Slay Queens, Socialites And Sponsors: Sexual Violence in Kenyan Society

“Justice, Justice, Justice for Sharon Beryl Otieno and baby Sharon”.

Sharon Otieno’s mother Melida Auma declared raised hand whilst wearing a stoic expression in her final emotional sendoff for her daughter on the 20th of October at Magare village in Homa bay county. The constant drizzle throughout the funeral service reinforced the solemnity of the occasion. It was one month and two weeks since the kidnapping and brutal murder of the seven month pregnant Sharon Otieno, the hitherto unknown student from Rongo University.

The heinous murder shocked the country and the story hogged the headlines for weeks.  On the 4th of September the mutilated body of Sharon Otieno was discovered lying in the open next to a thicket on the fringes of Kodera Forest in Homa Bay. A farmer named Moses Ongili of Ogero village stumbled upon Sharon’s corpse while herding cattle and raised the alarm before filing a report at the Oyugis Police station.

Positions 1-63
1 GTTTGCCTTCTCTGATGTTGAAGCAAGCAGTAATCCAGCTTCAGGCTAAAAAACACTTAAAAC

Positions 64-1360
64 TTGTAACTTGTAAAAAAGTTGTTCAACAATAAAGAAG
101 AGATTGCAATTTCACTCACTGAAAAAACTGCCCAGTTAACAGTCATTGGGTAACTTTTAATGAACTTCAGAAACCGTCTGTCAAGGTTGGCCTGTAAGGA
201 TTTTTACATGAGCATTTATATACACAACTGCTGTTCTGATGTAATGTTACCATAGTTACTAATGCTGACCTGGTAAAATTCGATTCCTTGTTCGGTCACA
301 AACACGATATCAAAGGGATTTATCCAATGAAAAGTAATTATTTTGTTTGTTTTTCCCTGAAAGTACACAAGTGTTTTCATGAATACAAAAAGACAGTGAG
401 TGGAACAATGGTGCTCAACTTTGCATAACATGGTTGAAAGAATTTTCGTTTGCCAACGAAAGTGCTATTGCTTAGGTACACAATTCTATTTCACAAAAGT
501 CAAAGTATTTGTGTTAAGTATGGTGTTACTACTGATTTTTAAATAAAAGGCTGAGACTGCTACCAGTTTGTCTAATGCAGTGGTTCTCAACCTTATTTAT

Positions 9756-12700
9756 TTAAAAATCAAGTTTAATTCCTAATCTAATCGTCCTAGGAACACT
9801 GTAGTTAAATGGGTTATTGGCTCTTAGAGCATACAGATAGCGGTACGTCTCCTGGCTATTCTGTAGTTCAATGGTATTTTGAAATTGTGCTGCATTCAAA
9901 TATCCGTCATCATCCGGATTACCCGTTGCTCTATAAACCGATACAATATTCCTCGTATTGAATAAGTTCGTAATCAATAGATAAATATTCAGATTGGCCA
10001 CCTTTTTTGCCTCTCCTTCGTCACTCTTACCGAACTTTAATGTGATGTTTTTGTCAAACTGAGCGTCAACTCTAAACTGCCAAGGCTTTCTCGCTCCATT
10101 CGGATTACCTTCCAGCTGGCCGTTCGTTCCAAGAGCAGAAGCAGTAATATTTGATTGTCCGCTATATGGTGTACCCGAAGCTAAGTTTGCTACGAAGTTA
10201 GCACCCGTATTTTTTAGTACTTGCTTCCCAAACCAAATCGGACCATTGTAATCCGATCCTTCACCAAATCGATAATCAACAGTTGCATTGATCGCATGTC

What Socialites Can Teach Us In 2016

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Chinese zodiac states that 2016 is the year of the monkey. The Chinese zodiac operates on a 12 year cycle aligned to 12 corresponding animal signs. For some reason, I find the year of the monkey a perfect analogy for my 2016 national predictions. Monkeys are known for mischievousness, curiosity, a relentless zeal after opportunities for pilfering and the kind of selfish cleverness that only benefits the monkey. In my crystal ball, I see the cunning monkeys, swing from different trees in search of opportunity to plunder. Kenyan leadership has monkey business scribbled all over it and Kenyans have to learn how to outsmart the monkeys on their backs or they will be in for another grating year.

The heartbeat of the nation is politics. Out in the village over Christmas, we had hardly finished tabulating the Church Christmas fund ( Commonly known as Estimate) before the conversation strayed to politics. When villagers start talking about politics before a drink plan, it only means that siasa is what people eat, sleep and dream.